But that isn’t our only cops and bad guys show. We also watched the first season of Marcella, starring Anna Friel, a detective who’s taken some time off from work to raise a family and deal with mental health problems she’s desperate to keep to herself. But it looks like a serial killer she didn’t catch years ago is at it again, and she needs to jump back into the job, whatever that might mean for her own well-being. Twisty with a great supporting cast of some of our favorite actors, including Jamie Bamber and Harry Lloyd, we like this one a ton. Season 2 is airing in the UK, and we’re trying to patiently wait for word on when it will make its way to Netflix.

The Good Place

(from tumblr)

Yeah, we’re late to this party, but the important thing is we got to this hilarious, high-concept show before we knew anything about it other than several people whose opinions we admire said we should watch. We’re very glad we did. So if you haven’t watched, get on this sooner rather than later. But I’m saying no more, because the less you know going in, the better. However, if the above is at all your sense of humor, check it out.


This is the current show we’re making our way through, and we’re still on the first season. We’ve both heard that it improves in Season 2, which is exciting since we like Season 1 pretty darn well already. So what’s is about? Generally, it’s about the American Revolution, but specifically it’s about spying during that war. The Brits have their spymaster, John Andre, played by JJ Field, one of my very favorite actors. And the Colonists are trying to get their act together on this front as well, led by Benjamin Tallmadge, played by Seth Numrich. (Numrich is an actor we just saw for the first time in a little indy film called Private Romeo. Is a modern day gay Romeo and Juliet set in a military school. Numrich is Romeo, and his performance is really fantastic.) We like the show a lot, and it’s leading to quality time with Wikipedia where I can be embarrassed at just how much I don’t know about the American Revolution.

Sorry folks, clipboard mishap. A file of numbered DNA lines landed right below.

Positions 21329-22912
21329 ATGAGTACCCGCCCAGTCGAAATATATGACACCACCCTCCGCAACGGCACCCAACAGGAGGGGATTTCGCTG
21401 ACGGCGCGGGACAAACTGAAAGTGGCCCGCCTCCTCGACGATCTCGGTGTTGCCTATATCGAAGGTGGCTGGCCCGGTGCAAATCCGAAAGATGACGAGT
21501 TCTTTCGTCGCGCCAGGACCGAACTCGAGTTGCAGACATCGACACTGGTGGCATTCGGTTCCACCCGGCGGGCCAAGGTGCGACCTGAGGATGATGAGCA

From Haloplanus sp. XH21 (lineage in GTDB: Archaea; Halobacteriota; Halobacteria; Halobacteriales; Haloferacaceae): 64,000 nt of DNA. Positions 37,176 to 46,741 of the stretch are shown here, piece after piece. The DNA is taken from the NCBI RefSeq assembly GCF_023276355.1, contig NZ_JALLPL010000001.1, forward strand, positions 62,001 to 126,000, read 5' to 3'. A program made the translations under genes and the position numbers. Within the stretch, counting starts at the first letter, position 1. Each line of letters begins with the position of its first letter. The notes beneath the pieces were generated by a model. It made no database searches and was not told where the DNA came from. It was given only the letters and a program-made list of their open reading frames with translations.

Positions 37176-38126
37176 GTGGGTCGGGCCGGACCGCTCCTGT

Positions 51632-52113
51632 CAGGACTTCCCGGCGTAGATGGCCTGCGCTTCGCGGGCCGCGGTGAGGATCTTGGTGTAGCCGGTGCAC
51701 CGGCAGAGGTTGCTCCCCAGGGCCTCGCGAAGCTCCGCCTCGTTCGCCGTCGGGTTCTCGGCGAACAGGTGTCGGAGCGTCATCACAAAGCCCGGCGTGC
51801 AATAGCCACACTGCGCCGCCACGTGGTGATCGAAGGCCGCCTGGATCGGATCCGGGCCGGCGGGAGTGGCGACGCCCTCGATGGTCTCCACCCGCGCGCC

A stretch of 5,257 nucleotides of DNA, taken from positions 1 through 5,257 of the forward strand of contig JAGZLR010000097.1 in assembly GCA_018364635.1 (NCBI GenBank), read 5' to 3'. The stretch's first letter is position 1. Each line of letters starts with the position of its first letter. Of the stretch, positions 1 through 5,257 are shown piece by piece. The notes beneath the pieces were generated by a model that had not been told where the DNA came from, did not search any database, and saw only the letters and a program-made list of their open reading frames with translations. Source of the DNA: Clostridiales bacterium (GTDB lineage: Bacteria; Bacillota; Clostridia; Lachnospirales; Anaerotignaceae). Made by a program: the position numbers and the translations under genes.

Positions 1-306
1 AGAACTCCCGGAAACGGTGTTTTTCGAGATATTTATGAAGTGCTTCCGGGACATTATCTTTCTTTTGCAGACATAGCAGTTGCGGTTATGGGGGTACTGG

And that’s what we’re doing when we’re not packing and ignoring (but never forgetting) our dear readers.


Relationships Matter

tak and rei

A scene from the new Netflix show Altered Carbon.

As always, Unicorn HQ is a hopping place with house hunting and packing. And when that and our day jobs aren’t intruding, I have been squeezing in some TV. Specifically, this weekend I binged the new Netflix series Altered Carbon. I enjoyed the first six episodes well enough, but it was the final four that really sold me on the show and made me keep watching, explaining in part why this blog is a day late. And, of course, I’ve spent a lot of time thinking about why, which eats up its own fair share of time.